Belfast Telegraph

Thursday 24 July 2014

Northern Ireland schools league tables - A-Levels

Pupils at Thornhill College in Londonderry celebrate their marks in the A-level examinations. Data shows that 11 out of 68 grammar schools failed to hit the average mark

Many of Northern Ireland’s grammar schools are failing to make the grade at A-level, the Belfast Telegraph can reveal.

One in six of our grammar schools were below the Northern Ireland average last year for the percentage of pupils achieving three A-levels at grades A* to C.

The average (64%) covers all 170 post-primary schools. It reveals that several grammars are being outperformed by non-grammars.

A total of 11 of 68 grammar schools had 64% or less of their pupils attain that benchmark — the standard required to get into most university degree courses.

They were Omagh Academy; Wellington College, Belfast; St Mary’s Christian Brothers Grammar School, Belfast; Foyle and Londonderry College; Campbell College, Belfast; Strabane Grammar; Limavady Grammar; St Michael’s Grammar, Lurgan; Coleraine Academical Institution; Hunterhouse College, Belfast, and Cambridge House Grammar, Ballymena. In Cambridge House less than half (46.7%) of pupils managed to get three A-levels at grades A* to C. It is ranked 101st of 170 schools and was outperformed by 33 non-grammars.

Meanwhile, 13 non-grammar schools were above the Northern Ireland average of 64%.

Three non-grammar schools — St Colm’s High in Draperstown, Dean Maguirc College, Carrickmore and Priory College, Holywood — outpeformed 33 grammar schools with more than 77% of their pupils getting three A-levels at grades C and above.

The average for the percentage of pupils achieving three A-levels at grades A* to C in the non-grammar sector was 44% — 41 schools were above that average. In the grammar sector it was 77% — 40 of 68 schools were above that.

DUP education spokesman and Stormont education committee chairman Mervyn Storey said: “For 2010/11 the A-level results obtained by Northern Ireland’s pupils held steady, but given the level of attainment in previous years, it is clear that our schools are succeeding in preparing children for university and the workplace.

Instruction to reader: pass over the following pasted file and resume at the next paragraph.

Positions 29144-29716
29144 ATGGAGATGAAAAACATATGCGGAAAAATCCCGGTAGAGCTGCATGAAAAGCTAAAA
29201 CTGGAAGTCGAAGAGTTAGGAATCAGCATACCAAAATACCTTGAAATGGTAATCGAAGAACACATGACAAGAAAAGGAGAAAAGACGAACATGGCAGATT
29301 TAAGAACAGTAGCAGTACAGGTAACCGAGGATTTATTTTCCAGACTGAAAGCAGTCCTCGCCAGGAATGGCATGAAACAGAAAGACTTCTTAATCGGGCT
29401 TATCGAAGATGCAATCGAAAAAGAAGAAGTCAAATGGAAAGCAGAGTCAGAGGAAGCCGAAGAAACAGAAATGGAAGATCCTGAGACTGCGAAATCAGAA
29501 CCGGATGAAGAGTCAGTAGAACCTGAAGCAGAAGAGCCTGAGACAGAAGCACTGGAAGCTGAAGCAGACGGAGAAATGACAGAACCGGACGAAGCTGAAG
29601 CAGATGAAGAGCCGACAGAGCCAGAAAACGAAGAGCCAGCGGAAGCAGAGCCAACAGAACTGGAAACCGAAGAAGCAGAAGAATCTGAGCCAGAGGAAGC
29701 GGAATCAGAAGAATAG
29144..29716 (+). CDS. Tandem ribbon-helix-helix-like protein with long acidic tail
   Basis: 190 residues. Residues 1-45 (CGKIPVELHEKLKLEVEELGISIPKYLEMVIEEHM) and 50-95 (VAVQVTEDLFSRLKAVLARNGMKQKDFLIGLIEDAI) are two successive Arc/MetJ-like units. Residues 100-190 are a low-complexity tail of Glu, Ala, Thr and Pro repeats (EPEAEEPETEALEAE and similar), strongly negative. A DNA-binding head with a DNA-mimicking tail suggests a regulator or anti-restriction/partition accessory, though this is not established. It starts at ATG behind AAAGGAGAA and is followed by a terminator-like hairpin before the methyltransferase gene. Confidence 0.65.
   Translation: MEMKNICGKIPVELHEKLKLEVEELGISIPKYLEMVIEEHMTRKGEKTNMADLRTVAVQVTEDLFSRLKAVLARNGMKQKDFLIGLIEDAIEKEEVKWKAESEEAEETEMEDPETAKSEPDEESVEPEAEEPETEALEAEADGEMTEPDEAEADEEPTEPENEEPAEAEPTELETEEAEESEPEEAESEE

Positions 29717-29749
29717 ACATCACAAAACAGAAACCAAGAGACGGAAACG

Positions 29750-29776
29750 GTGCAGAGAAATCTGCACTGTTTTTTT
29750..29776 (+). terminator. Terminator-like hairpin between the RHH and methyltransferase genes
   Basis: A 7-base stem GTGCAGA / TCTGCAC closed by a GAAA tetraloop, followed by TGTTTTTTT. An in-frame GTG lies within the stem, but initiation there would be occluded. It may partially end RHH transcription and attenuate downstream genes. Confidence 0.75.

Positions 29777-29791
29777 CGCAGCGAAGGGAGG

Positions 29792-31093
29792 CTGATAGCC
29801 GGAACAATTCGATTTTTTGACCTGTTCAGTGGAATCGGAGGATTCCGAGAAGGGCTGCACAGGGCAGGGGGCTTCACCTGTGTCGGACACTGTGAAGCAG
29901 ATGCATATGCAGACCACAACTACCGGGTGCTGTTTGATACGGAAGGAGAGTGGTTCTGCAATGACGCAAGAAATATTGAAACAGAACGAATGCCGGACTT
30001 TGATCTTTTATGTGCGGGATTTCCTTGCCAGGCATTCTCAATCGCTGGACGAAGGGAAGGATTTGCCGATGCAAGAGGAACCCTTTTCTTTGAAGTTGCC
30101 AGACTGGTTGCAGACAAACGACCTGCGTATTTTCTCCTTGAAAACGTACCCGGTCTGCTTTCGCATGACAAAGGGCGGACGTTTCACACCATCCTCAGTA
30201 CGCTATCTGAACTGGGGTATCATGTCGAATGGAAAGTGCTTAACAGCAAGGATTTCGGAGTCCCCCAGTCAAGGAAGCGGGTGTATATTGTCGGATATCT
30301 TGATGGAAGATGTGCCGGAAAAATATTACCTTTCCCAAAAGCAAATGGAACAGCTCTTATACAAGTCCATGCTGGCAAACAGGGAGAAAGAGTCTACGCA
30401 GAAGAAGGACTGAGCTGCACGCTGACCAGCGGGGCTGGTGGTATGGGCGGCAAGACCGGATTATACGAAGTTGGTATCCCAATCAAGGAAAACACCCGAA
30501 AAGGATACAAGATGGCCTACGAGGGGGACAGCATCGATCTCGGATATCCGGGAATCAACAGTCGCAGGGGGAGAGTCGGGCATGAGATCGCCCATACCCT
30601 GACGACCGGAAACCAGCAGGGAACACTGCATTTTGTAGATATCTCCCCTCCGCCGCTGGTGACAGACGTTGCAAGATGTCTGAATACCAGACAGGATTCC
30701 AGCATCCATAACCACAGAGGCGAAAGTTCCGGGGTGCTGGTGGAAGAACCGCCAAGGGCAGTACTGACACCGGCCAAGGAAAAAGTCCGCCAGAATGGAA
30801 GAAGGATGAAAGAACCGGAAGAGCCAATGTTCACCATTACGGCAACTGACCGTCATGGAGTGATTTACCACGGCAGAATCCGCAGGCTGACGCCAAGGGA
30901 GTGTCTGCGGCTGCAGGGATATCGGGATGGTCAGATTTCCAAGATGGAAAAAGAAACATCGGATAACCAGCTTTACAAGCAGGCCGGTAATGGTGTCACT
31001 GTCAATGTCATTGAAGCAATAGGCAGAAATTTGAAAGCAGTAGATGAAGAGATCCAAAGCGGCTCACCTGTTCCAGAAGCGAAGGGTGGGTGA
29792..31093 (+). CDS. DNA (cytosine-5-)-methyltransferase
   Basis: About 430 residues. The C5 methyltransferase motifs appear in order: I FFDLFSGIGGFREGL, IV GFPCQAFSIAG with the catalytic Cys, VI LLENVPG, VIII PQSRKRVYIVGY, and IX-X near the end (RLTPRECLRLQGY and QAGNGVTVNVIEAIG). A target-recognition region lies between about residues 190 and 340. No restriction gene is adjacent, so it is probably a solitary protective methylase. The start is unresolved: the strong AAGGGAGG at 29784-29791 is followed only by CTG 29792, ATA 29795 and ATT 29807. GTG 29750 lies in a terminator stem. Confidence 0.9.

“In Northern Ireland almost 100% of sixth formers obtained an A-level pass, 97% obtained two or more passes, while 88.5% obtained three or more passes.

“This compares very favourably with statistics from England. Northern Irish pupils outperform their English counterparts by over 6%, only 82% of English students obtained three or more passes.”

The top three schools in the A-level league table for 2010/11 are all from the north west — St Mary’s Grammar, Magherafelt, St Colm’s High School, Draperstown, and Lumen Christi College, Londonderry.

With regard to A-levels, the top performing co-educational school is St Mary’s Grammar School, Magherafelt, the best achieving girls’ school is Our Lady’s Grammar School, Newry (fourth), and the highest ranked boys’ school Abbey CBS, Newry.

Nine of the 10 best performing schools at A-level all have a Catholic ethos. Of the top 10 best performing non-grammar schools, seven have a Catholic ethos.

Mr Storey added: “It is interesting to note the relative success of the maintained sector when compared to controlled schools.

“I think the disparity is a question of ethos. The maintained sector has at its disposal sectoral support championing their schools and this is reflected in the success stories.

“For too long the controlled sector has not been given the attention they deserve. That is why we are insisting that any change in the administration of education must include sectoral support for our controlled schools.”

There are huge differences in the rankings — based on DENI data — compared to GCSE results.

They include:

  • Two non-grammars in the top 10 — St Colm’s, Draperstown, and Dean Maguirc, Carrickmore.
  • The only schools which feature in the top 10% in both GCSE and A-level are St Mary’s Grammar School, Magherafelt; Lumen Christi College, Derry; Our Lady’s Grammar, Newry; Rathmore Grammar, Belfast; Friends’ School, Lisburn, and Belfast High School.